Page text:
Decreased incidence of NEC with probiotic supplementation

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1. Probiotic supplementation in very preterm infants reduced the incidence of necrotizing enterocolitis (NEC), Bell Stage 2 and greater, but not late-onset sepsis or all-cause mortality.  Number needed to treat was 43 infants to prevent 1 NEC episode.

2. No adverse effects were reported with probiotic supplementation.

Evidence Rating Level: 1 (Excellent)

Study Rundown: Late-onset sepsis complicates approximately 15% of preterm births, and is associated with a 15% mortality rate. Preterm infants’ gastrointestinal (GI) systems are colonized by nosocomial and potentially pathologic bacteria that put them at higher risk for sepsis and necrotizing enterocolitis (NEC) than full-term infants colonized with maternal flora. Previous studies have suggested that probiotic supplementation reduces the incidence of NEC and all-cause mortality, but its effects on late-onset sepsis are not well-defined. This randomized controlled trial examined probiotic usage in very preterm infants < 32 weeks gestational age and < 1500 g birth weight, but did not have sufficient power to evaluate differential benefits by stratifying patients into subgroups by age or weight. Researchers confirmed reduction of definite NEC with probiotic supplementation, but found no effect on late-onset sepsis or all-cause mortality when compared to controls. No adverse effects of probiotic supplementation were noted. Given the benefits noted in this large trial, this study supports the usage of probiotic supplementation in very preterm infants to reduce the incidence of NEC. Further studies are recommended to reevaluate conflicting evidence on all-cause mortality, and potential effects of probiotic supplementation on specific groups of preterm neonates.

Click to read the study published today in Pediatrics

Relevant Reading: Development of the Intestinal Bacterial Colonization of Hospitalized Preterm Infants in Comparison to Breastfed, Full-Term Infants

Study Author, Dr. Suzanne M. Garland, MD, talks to 2 Minute Medicine: Director of Microbiological Research and Head of Clinical Microbiology and Infectious Diseases: Royal Women’s Hospital, Senior Consultant Microbiology: Royal Children’s Hospital, Honorary Research Fellow, Murdoch Childrens Research Institute,

“In the world’s largest series to date in a randomised controlled trial of 1100 babies of 10 centres, 8 from Australia, 2 from New Zealand, necrotising enterocolitis in infants less than 1500 g and less than 32 weeks gestation, given the probiotics combination of Bifidobacterium infantis, Streptococcus thermophilus, and Bifidobacterium lactis, halved the rate of necrotising enterocolitis.   Probiotics are a cheap, safe and easy intervention and I would envisage be adopted globally in NICU for these vulnerable infants.”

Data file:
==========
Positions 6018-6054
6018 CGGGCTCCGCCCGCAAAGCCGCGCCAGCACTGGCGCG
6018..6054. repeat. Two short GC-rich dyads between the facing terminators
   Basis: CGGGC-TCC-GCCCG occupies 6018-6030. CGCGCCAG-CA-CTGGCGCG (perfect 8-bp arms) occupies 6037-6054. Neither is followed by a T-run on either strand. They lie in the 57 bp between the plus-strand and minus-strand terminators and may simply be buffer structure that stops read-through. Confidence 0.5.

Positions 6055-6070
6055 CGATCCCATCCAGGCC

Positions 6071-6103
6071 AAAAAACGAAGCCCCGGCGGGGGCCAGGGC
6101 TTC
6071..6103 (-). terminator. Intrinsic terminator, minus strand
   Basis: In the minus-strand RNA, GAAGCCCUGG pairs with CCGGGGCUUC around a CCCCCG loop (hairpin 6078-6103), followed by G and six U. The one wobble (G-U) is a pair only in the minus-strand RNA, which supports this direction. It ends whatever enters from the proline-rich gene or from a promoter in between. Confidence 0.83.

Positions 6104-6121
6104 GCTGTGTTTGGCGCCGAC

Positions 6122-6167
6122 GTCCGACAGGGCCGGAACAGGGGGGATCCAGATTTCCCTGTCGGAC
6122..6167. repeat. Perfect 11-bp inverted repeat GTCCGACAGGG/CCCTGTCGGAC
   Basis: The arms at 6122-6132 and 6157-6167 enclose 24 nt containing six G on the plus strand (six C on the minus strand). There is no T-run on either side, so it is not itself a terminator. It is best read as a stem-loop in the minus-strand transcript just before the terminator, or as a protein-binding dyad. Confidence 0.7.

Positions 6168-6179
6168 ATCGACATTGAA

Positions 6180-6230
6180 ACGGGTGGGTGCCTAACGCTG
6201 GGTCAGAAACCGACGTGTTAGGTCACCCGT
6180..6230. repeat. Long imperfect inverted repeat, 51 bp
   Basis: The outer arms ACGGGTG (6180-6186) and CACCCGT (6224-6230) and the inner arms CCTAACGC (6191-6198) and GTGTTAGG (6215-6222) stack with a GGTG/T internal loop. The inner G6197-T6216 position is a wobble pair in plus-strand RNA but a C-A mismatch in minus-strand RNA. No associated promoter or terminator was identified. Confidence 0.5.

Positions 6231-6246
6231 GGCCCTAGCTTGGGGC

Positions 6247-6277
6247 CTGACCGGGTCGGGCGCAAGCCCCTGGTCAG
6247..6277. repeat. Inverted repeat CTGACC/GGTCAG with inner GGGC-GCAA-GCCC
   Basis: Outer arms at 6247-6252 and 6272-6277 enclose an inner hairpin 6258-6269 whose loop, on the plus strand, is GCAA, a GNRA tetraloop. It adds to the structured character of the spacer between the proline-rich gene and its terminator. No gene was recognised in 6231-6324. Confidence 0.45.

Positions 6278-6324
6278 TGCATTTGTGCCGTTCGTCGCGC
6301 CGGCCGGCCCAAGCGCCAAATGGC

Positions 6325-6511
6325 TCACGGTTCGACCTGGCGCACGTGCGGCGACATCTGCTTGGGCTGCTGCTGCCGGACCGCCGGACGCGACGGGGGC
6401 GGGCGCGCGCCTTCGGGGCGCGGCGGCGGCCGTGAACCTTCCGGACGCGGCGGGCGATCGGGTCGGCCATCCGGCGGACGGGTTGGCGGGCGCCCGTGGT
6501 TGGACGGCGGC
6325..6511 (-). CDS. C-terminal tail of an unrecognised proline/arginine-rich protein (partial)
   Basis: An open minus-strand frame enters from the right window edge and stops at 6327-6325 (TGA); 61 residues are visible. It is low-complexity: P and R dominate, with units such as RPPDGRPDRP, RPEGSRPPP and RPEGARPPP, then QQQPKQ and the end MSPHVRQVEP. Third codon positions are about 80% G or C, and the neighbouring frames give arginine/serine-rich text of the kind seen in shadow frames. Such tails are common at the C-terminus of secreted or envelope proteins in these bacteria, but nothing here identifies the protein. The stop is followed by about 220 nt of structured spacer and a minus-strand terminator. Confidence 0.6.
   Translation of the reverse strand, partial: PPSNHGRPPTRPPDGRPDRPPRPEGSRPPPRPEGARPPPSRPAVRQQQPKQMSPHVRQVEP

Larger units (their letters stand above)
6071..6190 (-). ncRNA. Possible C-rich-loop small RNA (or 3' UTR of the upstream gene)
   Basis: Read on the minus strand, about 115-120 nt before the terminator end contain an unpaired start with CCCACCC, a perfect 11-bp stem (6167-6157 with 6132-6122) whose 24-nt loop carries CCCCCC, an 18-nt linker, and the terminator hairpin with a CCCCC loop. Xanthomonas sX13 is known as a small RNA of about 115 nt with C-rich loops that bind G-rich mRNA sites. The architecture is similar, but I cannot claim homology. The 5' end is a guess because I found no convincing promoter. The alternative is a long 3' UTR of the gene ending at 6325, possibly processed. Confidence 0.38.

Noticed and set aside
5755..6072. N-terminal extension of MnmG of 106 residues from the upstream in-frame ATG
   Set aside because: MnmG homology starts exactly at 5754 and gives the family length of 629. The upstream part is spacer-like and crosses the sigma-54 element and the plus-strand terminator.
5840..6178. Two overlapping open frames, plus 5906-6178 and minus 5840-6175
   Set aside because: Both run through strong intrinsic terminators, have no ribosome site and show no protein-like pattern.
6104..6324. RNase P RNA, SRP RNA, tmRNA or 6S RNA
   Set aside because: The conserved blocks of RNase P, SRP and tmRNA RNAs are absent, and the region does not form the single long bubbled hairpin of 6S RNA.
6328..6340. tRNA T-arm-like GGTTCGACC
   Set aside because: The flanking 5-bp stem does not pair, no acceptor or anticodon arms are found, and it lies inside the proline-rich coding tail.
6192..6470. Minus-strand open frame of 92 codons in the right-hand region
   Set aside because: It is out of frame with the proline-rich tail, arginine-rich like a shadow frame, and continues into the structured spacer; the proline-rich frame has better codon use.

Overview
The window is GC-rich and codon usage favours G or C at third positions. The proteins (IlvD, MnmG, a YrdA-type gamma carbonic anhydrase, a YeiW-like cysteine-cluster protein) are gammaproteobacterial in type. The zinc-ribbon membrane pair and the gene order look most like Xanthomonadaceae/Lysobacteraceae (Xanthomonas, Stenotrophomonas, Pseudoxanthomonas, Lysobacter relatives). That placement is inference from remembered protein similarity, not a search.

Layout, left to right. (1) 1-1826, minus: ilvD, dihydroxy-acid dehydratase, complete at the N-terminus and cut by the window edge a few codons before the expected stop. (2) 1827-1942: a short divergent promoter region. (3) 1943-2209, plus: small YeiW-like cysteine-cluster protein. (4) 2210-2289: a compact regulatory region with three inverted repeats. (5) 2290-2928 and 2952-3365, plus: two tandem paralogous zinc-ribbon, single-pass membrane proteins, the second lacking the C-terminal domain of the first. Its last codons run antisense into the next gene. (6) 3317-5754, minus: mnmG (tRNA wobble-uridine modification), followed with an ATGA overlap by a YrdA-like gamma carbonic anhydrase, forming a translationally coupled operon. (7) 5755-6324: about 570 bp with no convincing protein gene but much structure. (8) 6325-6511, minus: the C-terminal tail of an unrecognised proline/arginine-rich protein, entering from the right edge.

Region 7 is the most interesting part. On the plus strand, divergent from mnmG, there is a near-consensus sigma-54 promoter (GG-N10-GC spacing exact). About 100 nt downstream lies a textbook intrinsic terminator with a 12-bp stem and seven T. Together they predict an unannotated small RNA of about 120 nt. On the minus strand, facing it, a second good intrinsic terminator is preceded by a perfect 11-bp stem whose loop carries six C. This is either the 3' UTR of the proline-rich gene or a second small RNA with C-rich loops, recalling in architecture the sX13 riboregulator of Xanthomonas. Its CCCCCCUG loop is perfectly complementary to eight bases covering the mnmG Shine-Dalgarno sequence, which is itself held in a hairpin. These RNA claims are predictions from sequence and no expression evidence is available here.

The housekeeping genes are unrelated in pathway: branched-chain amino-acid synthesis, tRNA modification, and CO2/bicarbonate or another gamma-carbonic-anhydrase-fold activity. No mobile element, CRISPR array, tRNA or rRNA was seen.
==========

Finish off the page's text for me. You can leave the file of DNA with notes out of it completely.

In-Depth [randomized controlled trial]: This double-blind, placebo-controlled trial enrolled 1099 very preterm neonates across a total of 10 centers in Australia and New Zealand. Very preterm infants were defined as < 32 weeks gestational age and weighing < 1500 g at birth. Infants were enrolled within 72 hours of birth and then randomized to receive either probiotic (Bifidobacterium infantis, Streptococcus thermophilus, Bifidobacterium lactis) supplementation or placebo powder mixed in breast-milk or formula. Infants continued to receive intervention or placebo until discharge or term-corrected age. Risk of NEC was defined by Bell staging ranging from Stage I (suspected NEC) to III (advanced NEC). A decrease in NEC, Bell Stage II (definite NEC) or greater, was noted in the trial arm when compared to controls (relative risk = 0.46, 95% CI 0.23-0.93, P = 0.03). No significant differences in late-onset sepsis or all-cause mortality were identified between the groups. The number of infants needed to undergo supplementation in order to eliminate 1 NEC occurrence was 43. A subset of infants born at 28-32 weeks gestation and weighing greater than 1000 g at birth showed a potential decrease in late-onset sepsis with probiotic supplementation; however, lack of sufficient statistical power did not allow for adequate validation of this finding. No adverse effects, including sepsis secondary to probiotic organisms, were reported.

By Neha Joshi and Leah H. Carr

Reviewed by William V. Raszka, MD

More from this author: Increased infections noted with longer duration neonatal PICC placement, Higher BMI in girls correlated with early pubertal development, Comparable outcomes suggested across antibiotic spectrum for pediatric CAP, Dexamethasone efficacy suggested in high-risk infants with bronchiolitis, Antepartum and intrapartum events both linked to neonatal HIE

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